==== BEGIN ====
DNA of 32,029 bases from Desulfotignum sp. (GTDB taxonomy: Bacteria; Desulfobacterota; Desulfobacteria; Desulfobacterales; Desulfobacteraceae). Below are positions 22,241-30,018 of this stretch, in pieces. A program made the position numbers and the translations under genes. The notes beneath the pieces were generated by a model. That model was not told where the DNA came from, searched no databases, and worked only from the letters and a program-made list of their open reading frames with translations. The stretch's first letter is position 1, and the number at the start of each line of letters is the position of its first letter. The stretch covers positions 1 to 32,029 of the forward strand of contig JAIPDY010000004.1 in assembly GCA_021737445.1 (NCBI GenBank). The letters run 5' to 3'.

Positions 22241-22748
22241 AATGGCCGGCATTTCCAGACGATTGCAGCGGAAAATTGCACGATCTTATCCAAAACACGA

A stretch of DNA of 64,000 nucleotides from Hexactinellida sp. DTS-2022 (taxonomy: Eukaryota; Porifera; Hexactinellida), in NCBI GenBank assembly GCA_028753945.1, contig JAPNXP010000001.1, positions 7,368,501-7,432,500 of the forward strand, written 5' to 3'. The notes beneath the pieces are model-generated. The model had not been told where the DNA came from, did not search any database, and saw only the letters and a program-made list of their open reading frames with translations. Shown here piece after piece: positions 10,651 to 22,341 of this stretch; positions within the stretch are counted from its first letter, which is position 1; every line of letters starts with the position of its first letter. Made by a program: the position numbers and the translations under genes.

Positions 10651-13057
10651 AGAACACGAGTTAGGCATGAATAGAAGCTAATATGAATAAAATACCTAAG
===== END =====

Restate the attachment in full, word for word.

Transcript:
DNA of 32,029 bases from Desulfotignum sp. (GTDB taxonomy: Bacteria; Desulfobacterota; Desulfobacteria; Desulfobacterales; Desulfobacteraceae). Below are positions 22,241-30,018 of this stretch, in pieces. A program made the position numbers and the translations under genes. The notes beneath the pieces were generated by a model. That model was not told where the DNA came from, searched no databases, and worked only from the letters and a program-made list of their open reading frames with translations. The stretch's first letter is position 1, and the number at the start of each line of letters is the position of its first letter. The stretch covers positions 1 to 32,029 of the forward strand of contig JAIPDY010000004.1 in assembly GCA_021737445.1 (NCBI GenBank). The letters run 5' to 3'.

Positions 22241-22748
22241 AATGGCCGGCATTTCCAGACGATTGCAGCGGAAAATTGCACGATCTTATCCAAAACACGA

A stretch of DNA of 64,000 nucleotides from Hexactinellida sp. DTS-2022 (taxonomy: Eukaryota; Porifera; Hexactinellida), in NCBI GenBank assembly GCA_028753945.1, contig JAPNXP010000001.1, positions 7,368,501-7,432,500 of the forward strand, written 5' to 3'. The notes beneath the pieces are model-generated. The model had not been told where the DNA came from, did not search any database, and saw only the letters and a program-made list of their open reading frames with translations. Shown here piece after piece: positions 10,651 to 22,341 of this stretch; positions within the stretch are counted from its first letter, which is position 1; every line of letters starts with the position of its first letter. Made by a program: the position numbers and the translations under genes.

Positions 10651-13057
10651 AGAACACGAGTTAGGCATGAATAGAAGCTAATATGAATAAAATACCTAAG